Ofsted raises concerns over high exclusion rates

Secondary school exclusions rates are among the highest in eight councils across the North East, Yorkshire and the Humber, Ofsted has said

Ofsted’s regional director for the North East and Yorkshire and the Humber, Cathy Kirby, is this week writing to secondary headteachers to raise her concerns about their rates of fixed-period exclusions.

Middlesbrough, Barnsley, Redcar and Cleveland, Doncaster, North Lincolnshire, Rotherham, Sheffield and North East Lincolnshire are among the top 10 in the country for secondary school exclusions.

A fixed-period exclusion means a pupil is barred from attending school for a set period of time, which can be anything from part of a school day up to a maximum of 45 days within a single academic year. This does not have to be continuous; pupils can be excluded for more than one fixed period.

To find out why exclusions in these eight areas are so high, Ms Kirby is calling on her inspectors to look very carefully at a school’s use of exclusion when making judgements about its leadership and management and pupils’ behaviour.

In her annual report, Her Majesty’s Chief inspector Amanda Spielman stated that she absolutely supports a school’s right to exclude pupils, but that it must only be used when necessary. For example when their behaviour is violent, threatening towards teachers or when it affects other pupils’ learning.

Ms Spielman has been very clear that it is never acceptable to exclude pupils, either formally or through pressure on parents, specifically to boost school performance. To tackle this issue, Ofsted inspectors will look even more closely for signs of off-rolling and will explore related reports about troublesome children being sent home on inspection days.

Reiterating the chief inspector’s position, Cathy Kirby said: “I fully appreciate variations between individual secondary schools and recognise that there may be valid reasons for schools to exclude pupils. But it is difficult to understand why fixed-period exclusion should be so much more necessary in these eight local authorities compared with others.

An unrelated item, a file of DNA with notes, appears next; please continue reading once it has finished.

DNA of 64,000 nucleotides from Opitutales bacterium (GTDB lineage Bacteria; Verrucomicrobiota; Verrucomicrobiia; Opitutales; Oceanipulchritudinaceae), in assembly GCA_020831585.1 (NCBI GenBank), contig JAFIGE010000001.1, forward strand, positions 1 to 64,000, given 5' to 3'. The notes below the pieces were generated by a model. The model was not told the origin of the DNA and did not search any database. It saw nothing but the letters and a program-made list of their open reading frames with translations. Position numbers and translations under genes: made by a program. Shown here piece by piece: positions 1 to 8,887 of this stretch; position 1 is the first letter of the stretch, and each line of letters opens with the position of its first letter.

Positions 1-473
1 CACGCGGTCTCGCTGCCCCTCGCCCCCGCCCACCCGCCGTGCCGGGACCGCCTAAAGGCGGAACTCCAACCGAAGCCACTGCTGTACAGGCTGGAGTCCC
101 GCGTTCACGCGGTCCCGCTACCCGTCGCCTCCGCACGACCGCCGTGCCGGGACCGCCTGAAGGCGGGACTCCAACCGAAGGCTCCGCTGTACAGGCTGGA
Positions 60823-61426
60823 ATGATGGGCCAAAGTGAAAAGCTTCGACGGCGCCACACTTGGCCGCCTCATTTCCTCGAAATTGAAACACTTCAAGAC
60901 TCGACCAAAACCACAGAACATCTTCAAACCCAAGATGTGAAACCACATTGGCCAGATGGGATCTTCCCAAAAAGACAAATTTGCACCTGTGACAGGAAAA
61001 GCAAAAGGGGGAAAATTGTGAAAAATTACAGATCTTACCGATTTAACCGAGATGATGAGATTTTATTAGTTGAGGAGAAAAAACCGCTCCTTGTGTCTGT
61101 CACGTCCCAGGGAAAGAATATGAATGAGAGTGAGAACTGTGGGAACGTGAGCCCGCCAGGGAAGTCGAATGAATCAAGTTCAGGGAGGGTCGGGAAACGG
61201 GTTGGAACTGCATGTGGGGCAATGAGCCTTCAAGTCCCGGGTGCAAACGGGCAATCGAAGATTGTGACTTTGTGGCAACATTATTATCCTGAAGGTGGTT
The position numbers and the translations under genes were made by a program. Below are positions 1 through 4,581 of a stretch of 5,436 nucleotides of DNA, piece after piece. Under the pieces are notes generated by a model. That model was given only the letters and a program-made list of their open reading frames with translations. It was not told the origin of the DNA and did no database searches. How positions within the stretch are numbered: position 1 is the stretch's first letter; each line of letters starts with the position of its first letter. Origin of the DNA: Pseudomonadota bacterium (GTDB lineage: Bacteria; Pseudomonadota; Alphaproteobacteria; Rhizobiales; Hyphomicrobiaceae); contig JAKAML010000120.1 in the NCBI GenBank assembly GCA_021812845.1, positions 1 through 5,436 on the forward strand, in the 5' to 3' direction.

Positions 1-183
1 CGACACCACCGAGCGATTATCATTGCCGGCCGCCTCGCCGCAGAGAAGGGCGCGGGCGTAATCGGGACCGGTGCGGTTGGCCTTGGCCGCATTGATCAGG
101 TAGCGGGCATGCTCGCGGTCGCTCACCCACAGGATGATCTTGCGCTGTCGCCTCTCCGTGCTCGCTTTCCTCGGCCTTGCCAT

“Schools should only ever use exclusions as a last resort. If not properly applied, being removed from school can disrupt a child’s education and affect their future life chances.

“So I am asking inspectors to look very carefully at the use of exclusion in areas with high rates compared with national and regional figures. We want to be certain that pupils are being removed for the right reasons.”

Commenting on the rise of fixed term and permanent exclusions in schools, Kevin Courtney, joint general secretary of the National Education Union, said:

“Rising numbers of exclusion is a worrying trend and one to which the Department for Education must give serious and constructive consideration. Schools should be places where all children can enjoy their learning in a supportive, vibrant and caring environment where they are supported to achieve their best.

“Instead the system is failing many children with the creation of an exam factory environment leading to some students feeling demoralised and lost. Chronic cuts to school and LA funding have also  resulted in many support services schools relied upon to cope with serious behavioural or mental health issues either closed down or drastically reduced.

“While there is not one magic solution the Education Secretary needs to address the ever narrowing curriculum and relentless focus on test and exam preparation. Schools and LA also need to have the funding necessary to give the support some families and children need to ensure they achieve their potential.”

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